Fluorescence sensing of microplastics on surfaces

Camila Q.V. Costa, Joana Cruz, Jorge Martins, Maria Alexandra A. Teodósio, Steffen Jockusch, V. Ramamurthy, José P. Da Silva

Research output: Contribution to journalArticlepeer-review

5 Scopus citations


Microplastics, nanoplastics and related products have been recently found in marine ecosystems worldwide, calling for new analytical methods for rapid detection and risk assessment. Fluorescence is a sensitive technique that when used with polarity probes can potentially detect low-polarity plastic particles in environments. Here, we evaluated the fluorescence technique to sense polystyrene microparticles directly on salt, silica and sand surfaces, using Nile Red and pyrene as polarity probes. Results show that all probes displayed fluorescence on silica and sand, whereas strong fluorescence quenching was observed on NaCl. Polystyrene particles increase the fluorescence intensity due to probe migration into their nonpolar microenvironment. In the presence of polystyrene, the spectra of Nile Red are shifted to shorter wavelengths, while the ratio of vibronic bands I1/I3 of fluorescence of pyrene decreases to about 1. Pyrene showed similar sensitivity toward surface-modified carboxyl polystyrene particles. On NaCl, the emission of pyrene increases linearly with polystyrene content for concentrations from 0.5 to 20 µg/g. The detection limit of polystyrene microparticles on natural sea salt using pyrene as probe is about 0.2 µg/g, while on sand, the sensitivity is about one order of magnitude lower. Overall, although being of relatively low selectivity, the fluorescence technique can be used to determine a maximum content of plastic particles of few micrometers size with little sample preparation. Fluorescence, when used in conjunction with pyrene probe, allows for detection and quantification of microplastic particles in the sub-ppm range.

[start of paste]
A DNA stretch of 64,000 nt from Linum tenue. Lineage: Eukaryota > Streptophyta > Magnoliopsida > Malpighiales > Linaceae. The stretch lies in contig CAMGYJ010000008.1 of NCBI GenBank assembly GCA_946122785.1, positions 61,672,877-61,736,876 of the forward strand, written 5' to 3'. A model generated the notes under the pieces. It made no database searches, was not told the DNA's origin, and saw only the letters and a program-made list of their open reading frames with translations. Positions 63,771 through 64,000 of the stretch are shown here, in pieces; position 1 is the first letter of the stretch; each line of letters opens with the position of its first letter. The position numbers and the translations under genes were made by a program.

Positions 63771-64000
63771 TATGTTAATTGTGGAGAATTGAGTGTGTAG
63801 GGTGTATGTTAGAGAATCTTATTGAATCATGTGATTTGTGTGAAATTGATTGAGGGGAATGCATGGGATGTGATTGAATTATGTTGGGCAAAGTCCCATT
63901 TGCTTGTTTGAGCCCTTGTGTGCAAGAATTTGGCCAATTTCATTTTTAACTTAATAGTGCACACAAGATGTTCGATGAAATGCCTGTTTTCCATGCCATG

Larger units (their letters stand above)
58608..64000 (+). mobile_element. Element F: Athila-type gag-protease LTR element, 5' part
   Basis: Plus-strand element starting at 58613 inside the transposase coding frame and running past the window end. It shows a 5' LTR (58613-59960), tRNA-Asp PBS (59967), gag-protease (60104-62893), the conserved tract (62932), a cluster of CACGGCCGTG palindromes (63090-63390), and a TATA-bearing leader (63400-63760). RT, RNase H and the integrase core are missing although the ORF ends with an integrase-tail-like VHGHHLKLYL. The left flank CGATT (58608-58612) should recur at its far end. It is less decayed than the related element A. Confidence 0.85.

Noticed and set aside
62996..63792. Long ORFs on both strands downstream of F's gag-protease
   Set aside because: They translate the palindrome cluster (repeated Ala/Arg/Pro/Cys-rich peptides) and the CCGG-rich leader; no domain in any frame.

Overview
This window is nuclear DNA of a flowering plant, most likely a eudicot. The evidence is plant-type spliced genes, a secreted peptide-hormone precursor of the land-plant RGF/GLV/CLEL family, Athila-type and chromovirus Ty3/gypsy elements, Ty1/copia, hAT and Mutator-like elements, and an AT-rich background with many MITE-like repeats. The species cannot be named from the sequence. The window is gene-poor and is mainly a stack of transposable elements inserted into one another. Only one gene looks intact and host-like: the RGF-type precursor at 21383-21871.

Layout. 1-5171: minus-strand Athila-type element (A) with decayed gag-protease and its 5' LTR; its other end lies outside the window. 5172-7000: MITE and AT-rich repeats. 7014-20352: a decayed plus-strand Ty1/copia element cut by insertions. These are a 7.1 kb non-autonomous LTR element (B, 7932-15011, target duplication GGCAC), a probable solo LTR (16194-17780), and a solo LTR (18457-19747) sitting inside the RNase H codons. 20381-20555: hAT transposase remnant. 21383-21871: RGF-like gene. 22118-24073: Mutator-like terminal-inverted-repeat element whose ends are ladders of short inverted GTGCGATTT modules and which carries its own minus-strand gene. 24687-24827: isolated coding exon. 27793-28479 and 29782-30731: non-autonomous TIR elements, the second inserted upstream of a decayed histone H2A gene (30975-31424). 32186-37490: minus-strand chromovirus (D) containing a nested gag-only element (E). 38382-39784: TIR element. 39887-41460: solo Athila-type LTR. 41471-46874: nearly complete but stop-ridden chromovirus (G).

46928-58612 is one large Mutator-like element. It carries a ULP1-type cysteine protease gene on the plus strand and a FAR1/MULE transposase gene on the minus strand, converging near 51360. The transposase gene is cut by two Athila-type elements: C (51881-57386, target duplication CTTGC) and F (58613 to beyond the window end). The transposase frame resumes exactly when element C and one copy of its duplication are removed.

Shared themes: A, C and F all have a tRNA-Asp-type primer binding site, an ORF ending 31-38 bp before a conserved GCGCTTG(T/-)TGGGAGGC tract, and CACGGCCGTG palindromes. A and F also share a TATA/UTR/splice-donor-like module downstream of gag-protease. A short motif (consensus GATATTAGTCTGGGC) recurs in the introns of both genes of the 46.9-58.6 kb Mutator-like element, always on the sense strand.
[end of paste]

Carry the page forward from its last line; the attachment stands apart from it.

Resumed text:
Original languageEnglish (US)
Pages (from-to)1797-1802
Number of pages6
JournalEnvironmental Chemistry Letters
Issue number2
StatePublished - Apr 2021


  • Fluorescent polarity probes
  • Microplastics
  • Pyrene
  • Salt
  • Sand
  • Surfaces

ASJC Scopus subject areas

  • Environmental Chemistry


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